The progress resulting from Brown v. Board of Education is slowly being undone as public schools are seeing an increase in racial isolation. Almost 40% of black and latino students attend intensely segregated schools whereas only 1% of white students attend segregated schools. The progress made post Brown is in reverse. In 2003, more black students attended segregated schools than in 1988, as schools are become increasingly segregated.
In a recent appearance on The Surreal News Show, Marianne Engeleman Lado, general counsel and founder of The National Campaign to Restore Civil Rights, discussed the role of the Supreme Court in promoting diversity in its interpretation of the Equal Protection Clause. The recent decision in Parents Involved in Community Schools v. Seattle School District indicates that the Supreme Court is undoing the work of local districts in their effort to increase diversity. Although this effort to increase racial and cultural diversity is consistent with the Federal No Child Left Behind Act, the Supreme Court is making it more difficult to meet the federal standards set by the Act.
In Parents Involved, the Court held that the district’s effort to address racial isolation within the public schools was a violation of the Equal Protection Clause. Specifically, the school district failed to show that use of racial classifications in their assignment plan was necessary to achieve the goal of racial diversity. In this particular school district, at the time 41% of enrolled students were white with the remaining 59% comprised of all other racial groups. Because of the varying degree of popularity, the school district took certain factors into consideration when determining admission, such as sibling attendance (this also increased the likelihood that the school would be geographically convenient). The second consideration was then the racial composition of the school and the race of the applicant. If a popular school was “not within 10 percentage points of the district’s overall white/nonwhite racial balance…the district employ[ed] a tiebreaker that selects for assignment students whose race ‘will serve to bring the school into balance’” and promote diversity.
The Supreme Court determined that the districts use of racial classification was not necessary to achieve the goal of racial diversity and that there are other means to address segregated schools. In her interview, Engeleman Lado mentions other efforts local district can take to promote diversity, such as redrawing attendance zones and developing new school sites. Unfortunately, the Supreme Court has taken away one of the very few tools, and perhaps one of the easier and more cost-effective ones, that local school districts have to promote diversity. Redistricting school zones is likely to create an adverse reaction in local districts and may be challenged by parents who don’t want to see their school zoning altered. In essence, the Supreme Court is using the Equal Protection Clause as a means to hamper these local efforts to promote diversity. What is perhaps most concerning is the belief by the majority of the Supreme Court that racial diversity is not a compelling enough interest to justify the district’s use of racial classifications.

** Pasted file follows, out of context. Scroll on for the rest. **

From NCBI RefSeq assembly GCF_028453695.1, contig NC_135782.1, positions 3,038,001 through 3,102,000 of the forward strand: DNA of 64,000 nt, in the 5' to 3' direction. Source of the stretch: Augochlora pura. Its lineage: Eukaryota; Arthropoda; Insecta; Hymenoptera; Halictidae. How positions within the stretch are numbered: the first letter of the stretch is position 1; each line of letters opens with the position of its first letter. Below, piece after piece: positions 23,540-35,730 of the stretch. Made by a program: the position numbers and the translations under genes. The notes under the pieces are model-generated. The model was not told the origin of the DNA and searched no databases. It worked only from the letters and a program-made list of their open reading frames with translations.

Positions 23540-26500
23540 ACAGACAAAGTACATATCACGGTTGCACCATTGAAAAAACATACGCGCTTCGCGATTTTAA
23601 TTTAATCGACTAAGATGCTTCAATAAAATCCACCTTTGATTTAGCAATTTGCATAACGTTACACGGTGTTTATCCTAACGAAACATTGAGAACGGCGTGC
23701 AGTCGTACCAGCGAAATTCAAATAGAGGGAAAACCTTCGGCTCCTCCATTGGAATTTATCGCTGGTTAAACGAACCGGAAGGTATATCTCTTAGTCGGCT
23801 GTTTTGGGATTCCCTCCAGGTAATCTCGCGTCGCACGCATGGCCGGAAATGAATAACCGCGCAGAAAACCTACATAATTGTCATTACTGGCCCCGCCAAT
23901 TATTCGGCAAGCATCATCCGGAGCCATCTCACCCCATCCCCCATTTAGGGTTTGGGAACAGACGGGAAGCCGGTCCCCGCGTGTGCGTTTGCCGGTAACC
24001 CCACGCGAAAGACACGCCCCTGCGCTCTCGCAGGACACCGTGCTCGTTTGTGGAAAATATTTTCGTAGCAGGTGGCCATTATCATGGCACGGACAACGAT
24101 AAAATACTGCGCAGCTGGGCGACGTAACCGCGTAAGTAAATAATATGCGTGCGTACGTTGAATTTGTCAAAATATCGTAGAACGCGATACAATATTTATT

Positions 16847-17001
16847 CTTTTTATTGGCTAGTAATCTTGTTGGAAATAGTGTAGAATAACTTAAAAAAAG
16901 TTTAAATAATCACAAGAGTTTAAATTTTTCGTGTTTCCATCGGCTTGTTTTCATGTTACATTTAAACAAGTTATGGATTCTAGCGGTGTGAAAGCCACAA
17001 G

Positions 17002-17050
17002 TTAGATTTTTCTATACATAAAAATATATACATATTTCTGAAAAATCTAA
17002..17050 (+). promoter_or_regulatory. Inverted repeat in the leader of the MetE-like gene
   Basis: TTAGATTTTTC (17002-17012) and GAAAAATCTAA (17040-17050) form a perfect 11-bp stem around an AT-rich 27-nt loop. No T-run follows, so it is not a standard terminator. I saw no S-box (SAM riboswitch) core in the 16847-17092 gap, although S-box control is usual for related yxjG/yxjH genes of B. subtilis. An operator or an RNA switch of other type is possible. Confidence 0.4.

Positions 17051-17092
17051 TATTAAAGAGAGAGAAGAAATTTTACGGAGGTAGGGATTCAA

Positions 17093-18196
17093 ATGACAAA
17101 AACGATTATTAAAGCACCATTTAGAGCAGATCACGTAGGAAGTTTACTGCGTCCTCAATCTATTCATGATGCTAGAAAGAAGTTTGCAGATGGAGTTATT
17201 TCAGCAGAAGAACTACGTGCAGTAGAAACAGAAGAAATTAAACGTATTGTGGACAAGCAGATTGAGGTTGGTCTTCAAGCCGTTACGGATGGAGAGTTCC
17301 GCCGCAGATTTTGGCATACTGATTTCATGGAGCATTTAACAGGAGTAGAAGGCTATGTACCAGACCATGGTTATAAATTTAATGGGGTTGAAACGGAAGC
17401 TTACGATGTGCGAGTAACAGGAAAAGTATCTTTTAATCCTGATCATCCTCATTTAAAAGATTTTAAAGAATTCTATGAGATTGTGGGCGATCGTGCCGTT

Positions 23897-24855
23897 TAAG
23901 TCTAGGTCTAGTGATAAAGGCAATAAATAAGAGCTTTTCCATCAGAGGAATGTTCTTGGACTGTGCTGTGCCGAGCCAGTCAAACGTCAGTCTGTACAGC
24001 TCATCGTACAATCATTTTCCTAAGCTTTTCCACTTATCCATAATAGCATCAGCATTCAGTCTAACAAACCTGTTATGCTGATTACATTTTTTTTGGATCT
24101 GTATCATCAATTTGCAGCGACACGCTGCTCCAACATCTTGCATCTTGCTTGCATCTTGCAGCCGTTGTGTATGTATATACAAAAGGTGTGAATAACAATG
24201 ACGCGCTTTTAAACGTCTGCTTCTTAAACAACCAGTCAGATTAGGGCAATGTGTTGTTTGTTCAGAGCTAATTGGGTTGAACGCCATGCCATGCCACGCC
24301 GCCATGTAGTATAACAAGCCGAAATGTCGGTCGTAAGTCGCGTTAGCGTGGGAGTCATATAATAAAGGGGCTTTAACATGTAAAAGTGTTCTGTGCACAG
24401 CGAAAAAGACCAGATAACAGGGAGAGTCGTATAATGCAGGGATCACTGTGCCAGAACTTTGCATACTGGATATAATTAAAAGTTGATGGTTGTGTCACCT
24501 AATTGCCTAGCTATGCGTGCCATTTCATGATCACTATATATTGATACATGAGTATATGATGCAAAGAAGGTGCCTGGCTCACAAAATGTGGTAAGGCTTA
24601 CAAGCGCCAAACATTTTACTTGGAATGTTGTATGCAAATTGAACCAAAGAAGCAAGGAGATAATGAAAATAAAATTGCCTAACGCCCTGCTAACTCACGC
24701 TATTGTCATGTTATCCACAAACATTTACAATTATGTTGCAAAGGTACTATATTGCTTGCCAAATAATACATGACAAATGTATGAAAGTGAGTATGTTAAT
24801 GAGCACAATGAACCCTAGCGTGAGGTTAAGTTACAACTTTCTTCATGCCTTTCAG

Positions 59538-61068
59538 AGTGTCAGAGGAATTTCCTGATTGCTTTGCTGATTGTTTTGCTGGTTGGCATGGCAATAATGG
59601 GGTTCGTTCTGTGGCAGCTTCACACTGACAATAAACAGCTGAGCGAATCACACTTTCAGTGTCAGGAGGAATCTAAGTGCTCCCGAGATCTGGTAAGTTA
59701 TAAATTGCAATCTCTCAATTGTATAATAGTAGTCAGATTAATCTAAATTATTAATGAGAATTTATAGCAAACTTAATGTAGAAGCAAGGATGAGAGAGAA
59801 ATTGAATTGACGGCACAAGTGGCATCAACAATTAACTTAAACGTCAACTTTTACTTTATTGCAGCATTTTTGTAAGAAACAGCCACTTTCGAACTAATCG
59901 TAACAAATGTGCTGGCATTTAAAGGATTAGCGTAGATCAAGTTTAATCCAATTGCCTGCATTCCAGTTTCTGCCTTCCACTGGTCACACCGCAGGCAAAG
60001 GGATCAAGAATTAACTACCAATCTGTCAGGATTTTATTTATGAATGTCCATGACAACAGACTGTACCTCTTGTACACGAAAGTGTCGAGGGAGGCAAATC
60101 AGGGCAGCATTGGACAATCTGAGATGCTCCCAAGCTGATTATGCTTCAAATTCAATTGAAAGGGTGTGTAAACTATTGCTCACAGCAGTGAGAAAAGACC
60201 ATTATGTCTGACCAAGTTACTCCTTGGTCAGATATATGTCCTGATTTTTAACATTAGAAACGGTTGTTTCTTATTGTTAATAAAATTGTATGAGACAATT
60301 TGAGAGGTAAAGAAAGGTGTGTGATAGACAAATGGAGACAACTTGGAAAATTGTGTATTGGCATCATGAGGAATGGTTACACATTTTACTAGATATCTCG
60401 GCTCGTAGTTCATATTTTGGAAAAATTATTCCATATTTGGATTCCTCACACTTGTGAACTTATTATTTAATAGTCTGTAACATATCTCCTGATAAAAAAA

This decision also repeals the 2005 United States Court of Appeals 1st Circuit holding in Comfort v. Lynn School Committee involving an Equal Protection challenge to the district’s desegregation plan. In upholding the plan, the Circuit Court states that the school district has a compelling interest in obtaining educational benefits of racially diverse student body. The current composition of the Supreme Court doesn’t seem as convinced as the Circuit court that diversity in public schooling is a compelling interest. If it does, it is actively interfering in the ability of local districts to promote this interest.
This recent decision by the Supreme Court also seems to be in direct conflict with the goals of the No Child Left Behind Act. This Act focuses on decreasing the achievement gap between minority and non-minority students. Local districts are facing extreme challenges in raising the funding necessary to meet the academic mandates of this Act. Now the Supreme Court has placed another obstacle in the way of improving student performance by interfering with a district’s ability to address racial isolation.
— JESSICA CARDICHON
(Photo: Sukanto Debnath)